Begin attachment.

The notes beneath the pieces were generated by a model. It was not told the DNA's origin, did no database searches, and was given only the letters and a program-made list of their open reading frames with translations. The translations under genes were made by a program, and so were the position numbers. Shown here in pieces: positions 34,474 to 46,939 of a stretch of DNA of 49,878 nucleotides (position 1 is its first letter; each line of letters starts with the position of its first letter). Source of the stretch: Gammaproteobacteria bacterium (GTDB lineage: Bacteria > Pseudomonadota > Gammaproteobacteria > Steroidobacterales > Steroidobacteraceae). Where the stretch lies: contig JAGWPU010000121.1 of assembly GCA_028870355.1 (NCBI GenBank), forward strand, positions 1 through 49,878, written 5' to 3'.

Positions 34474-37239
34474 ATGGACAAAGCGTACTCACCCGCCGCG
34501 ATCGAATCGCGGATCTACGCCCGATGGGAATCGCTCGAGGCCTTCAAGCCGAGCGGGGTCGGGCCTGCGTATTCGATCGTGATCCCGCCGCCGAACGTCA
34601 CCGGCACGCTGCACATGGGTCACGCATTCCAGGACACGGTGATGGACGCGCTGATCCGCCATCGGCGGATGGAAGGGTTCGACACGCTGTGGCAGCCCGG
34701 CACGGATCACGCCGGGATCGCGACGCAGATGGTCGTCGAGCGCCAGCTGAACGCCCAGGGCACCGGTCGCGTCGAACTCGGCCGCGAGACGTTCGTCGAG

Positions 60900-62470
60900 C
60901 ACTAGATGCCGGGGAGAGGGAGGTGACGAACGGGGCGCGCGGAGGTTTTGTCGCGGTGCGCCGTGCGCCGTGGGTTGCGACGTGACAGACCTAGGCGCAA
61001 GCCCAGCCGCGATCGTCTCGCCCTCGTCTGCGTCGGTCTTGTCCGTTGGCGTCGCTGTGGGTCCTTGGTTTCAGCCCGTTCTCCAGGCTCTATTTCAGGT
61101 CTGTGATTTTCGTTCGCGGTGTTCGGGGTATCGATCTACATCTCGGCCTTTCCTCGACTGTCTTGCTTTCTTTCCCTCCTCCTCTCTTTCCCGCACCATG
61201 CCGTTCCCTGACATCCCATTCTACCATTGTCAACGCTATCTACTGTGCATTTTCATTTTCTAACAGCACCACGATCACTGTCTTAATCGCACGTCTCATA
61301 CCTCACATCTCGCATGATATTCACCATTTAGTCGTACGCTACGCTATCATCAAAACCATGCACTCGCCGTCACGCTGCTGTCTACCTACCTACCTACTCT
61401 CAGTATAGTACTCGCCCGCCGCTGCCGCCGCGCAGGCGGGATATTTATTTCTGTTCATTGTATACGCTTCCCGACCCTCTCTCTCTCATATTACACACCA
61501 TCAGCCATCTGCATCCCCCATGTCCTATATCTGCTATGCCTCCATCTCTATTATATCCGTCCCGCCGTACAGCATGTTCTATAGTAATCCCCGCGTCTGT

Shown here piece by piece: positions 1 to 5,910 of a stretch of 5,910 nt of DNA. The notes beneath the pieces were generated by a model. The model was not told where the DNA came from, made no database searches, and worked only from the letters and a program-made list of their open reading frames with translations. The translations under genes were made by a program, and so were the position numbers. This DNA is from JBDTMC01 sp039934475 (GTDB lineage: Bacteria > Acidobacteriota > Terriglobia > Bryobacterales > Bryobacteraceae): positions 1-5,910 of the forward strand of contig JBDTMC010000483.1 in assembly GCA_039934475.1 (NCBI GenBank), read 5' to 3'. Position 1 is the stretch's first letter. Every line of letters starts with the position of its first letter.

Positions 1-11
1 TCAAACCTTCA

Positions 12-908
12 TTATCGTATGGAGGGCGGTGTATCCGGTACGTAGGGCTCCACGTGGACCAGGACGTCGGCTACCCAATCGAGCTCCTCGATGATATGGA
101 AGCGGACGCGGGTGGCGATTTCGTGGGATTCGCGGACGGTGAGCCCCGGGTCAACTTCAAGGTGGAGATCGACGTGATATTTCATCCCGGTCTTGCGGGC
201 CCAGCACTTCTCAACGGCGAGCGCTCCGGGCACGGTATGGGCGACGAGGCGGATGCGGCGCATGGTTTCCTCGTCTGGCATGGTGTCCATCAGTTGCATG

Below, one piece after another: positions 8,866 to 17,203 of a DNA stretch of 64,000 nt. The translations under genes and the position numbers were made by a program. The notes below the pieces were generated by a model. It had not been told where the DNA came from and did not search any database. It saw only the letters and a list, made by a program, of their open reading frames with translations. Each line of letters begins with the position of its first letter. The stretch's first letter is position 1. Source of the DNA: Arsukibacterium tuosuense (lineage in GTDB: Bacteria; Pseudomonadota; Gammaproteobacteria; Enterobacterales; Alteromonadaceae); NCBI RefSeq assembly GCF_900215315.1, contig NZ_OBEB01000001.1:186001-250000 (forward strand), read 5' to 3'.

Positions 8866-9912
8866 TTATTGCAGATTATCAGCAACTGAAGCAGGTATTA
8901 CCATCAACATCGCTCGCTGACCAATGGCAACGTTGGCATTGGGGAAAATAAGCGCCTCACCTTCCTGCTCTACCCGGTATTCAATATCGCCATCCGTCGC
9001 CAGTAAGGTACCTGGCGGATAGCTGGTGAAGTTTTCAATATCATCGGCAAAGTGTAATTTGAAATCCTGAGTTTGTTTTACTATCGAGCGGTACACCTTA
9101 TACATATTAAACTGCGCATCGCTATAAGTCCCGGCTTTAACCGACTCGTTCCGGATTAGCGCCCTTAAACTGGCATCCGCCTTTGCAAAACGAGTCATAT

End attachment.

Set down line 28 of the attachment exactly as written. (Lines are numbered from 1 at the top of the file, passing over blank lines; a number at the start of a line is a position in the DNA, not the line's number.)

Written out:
9101 TACATATTAAACTGCGCATCGCTATAAGTCCCGGCTTTAACCGACTCGTTCCGGATTAGCGCCCTTAAACTGGCATCCGCCTTTGCAAAACGAGTCATAT